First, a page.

June 8, 2021 • Life for Leaders
Scripture – Luke 10:38-42 (NRSV)
Now as they went on their way, he entered a certain village, where a woman named Martha welcomed him into her home. She had a sister named Mary, who sat at the Lord’s feet and listened to what he was saying. But Martha was distracted by her many tasks; so she came to him and asked, “Lord, do you not care that my sister has left me to do all the work by myself? Tell her then to help me.” But the Lord answered her, “Martha, Martha, you are worried and distracted by many things; there is need of only one thing. Mary has chosen the better part, which will not be taken away from her.”
One of the ways we live the gospel of Jesus is by welcoming people with heartfelt warmth and tangible care. We offer comfort, sustenance, and community. Scripture encourages us to be hospitable, not only to those we know and love, but also to strangers (Romans 12:13). Showing hospitality is a practical expression of Christ-like love.
Today’s devotion is part of the series Following Jesus Today.
As a long-time Christian, I’ve probably been in at least a dozen conversations about today’s passage from Luke 10, including sermons, Bible studies, and small group discussions. Each conversation has ended at more or less the same place:
Martha was so busy with all of her work that she didn’t have time for Jesus. Mary, on the contrary, had time for Jesus. When Martha complained, Jesus said Mary made the right choice. The bottom line: Martha, bad. Mary, good. Now go be like Mary, not Martha.
For much of my life, that conclusion seemed slightly off base to me. Perhaps it had to do with my bias in favor of people named Martha: I have Martha in my DNA. I’m not saying this metaphorically, in the sense that I am a worker bee like Martha, though this happens to be true. No, I mean I have literal Martha DNA. You see, my mom was named Martha. And her mom was named Martha. And, believe it or not, her mom was named Martha. I’ve got Marthas in me going back three generations. So I’ll admit my bias up front, a clear Martha bias.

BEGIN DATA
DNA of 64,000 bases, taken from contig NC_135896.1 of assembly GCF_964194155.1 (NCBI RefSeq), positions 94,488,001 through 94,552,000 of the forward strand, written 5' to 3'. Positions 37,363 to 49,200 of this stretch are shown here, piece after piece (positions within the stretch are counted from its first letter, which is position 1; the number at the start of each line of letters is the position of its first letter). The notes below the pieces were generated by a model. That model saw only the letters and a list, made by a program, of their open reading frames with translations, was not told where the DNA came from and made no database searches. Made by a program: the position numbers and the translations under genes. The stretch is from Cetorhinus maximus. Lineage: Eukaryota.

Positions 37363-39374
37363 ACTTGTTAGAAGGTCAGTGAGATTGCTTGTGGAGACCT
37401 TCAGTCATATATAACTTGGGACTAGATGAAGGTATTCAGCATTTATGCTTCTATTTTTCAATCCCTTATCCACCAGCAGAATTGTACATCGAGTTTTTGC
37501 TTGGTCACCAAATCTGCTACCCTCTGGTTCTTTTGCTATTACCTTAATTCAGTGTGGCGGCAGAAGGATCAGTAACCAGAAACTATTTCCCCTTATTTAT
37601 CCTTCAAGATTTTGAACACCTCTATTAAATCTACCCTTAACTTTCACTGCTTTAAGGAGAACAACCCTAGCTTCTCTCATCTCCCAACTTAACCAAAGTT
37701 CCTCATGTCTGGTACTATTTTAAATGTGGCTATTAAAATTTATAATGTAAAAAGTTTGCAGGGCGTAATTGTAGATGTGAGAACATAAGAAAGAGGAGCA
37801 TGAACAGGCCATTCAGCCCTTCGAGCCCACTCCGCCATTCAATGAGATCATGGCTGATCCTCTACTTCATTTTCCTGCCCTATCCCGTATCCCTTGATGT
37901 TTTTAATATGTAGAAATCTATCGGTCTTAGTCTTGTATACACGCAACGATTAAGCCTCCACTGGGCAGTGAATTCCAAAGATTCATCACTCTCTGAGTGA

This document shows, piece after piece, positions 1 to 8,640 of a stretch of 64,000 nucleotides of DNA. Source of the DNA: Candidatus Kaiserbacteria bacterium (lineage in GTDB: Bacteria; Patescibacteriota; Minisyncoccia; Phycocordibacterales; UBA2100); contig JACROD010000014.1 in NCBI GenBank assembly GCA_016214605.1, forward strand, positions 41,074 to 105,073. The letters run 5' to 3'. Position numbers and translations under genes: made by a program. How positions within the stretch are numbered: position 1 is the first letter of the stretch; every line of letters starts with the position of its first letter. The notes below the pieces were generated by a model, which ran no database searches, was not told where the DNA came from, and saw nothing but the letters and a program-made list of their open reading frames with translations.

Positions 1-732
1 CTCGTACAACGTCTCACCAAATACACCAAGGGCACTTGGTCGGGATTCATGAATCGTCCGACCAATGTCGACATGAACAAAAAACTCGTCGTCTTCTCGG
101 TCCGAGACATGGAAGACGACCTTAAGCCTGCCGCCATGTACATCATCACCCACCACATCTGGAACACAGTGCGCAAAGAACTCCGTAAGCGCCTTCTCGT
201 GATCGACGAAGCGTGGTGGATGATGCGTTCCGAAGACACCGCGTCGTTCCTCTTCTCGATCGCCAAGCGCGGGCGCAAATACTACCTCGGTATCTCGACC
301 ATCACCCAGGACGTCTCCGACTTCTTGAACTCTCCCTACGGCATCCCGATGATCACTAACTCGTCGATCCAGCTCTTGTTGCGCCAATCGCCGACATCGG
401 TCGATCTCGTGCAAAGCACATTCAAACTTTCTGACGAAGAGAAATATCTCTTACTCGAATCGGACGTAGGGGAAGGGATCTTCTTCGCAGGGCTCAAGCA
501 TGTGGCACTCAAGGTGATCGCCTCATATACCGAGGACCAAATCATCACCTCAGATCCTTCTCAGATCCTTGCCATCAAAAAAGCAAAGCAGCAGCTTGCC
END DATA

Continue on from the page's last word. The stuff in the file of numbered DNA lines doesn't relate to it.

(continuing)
I grew up in a family where Marthas actually were a lot like Martha in Luke 10. Take our family Thanksgiving celebrations, for example. We would gather at the home of Grandma Martha. She and my mom Martha would immediately get busy with preparations for the meal. Meanwhile, the men and children would sit, not at the feet of Jesus, but at the feet of the television, watching some holiday football game. The Marthas worked; we sat. Just like Martha and Mary. Well, not “just like.” But you get the picture.
I look back on that practice today and think, “How unfair! Why weren’t the men sharing in the work?” But honestly, I don’t think the Marthas in my family minded this inequity because they wanted to work hard to make sure everyone felt welcome. On most Thanksgivings, we would have, not only lots of family, but also an assortment of others who had nowhere else to go for the holiday. The Marthas were especially eager to help these guests feel truly welcome.
And that’s just like Martha in our story. As it says in verse 38: “Now as they [Jesus and the disciples] went on their way, [Jesus] entered a certain village, where a woman named Martha welcomed him into her home.” The focus here is on Jesus, but the story acknowledges the effort of Martha.
The Greek verb used here meaning “to welcome” is almost a technical term for not just saying hello at the door, but for treating visitors with gracious generosity. It would surely have included preparing a meal for the guests, perhaps also a place for them to sleep. This explains why Martha was so busy. She had a lot of work to do in order to welcome Jesus and his entourage. And she, like the Marthas in my family, wanted them to feel welcome.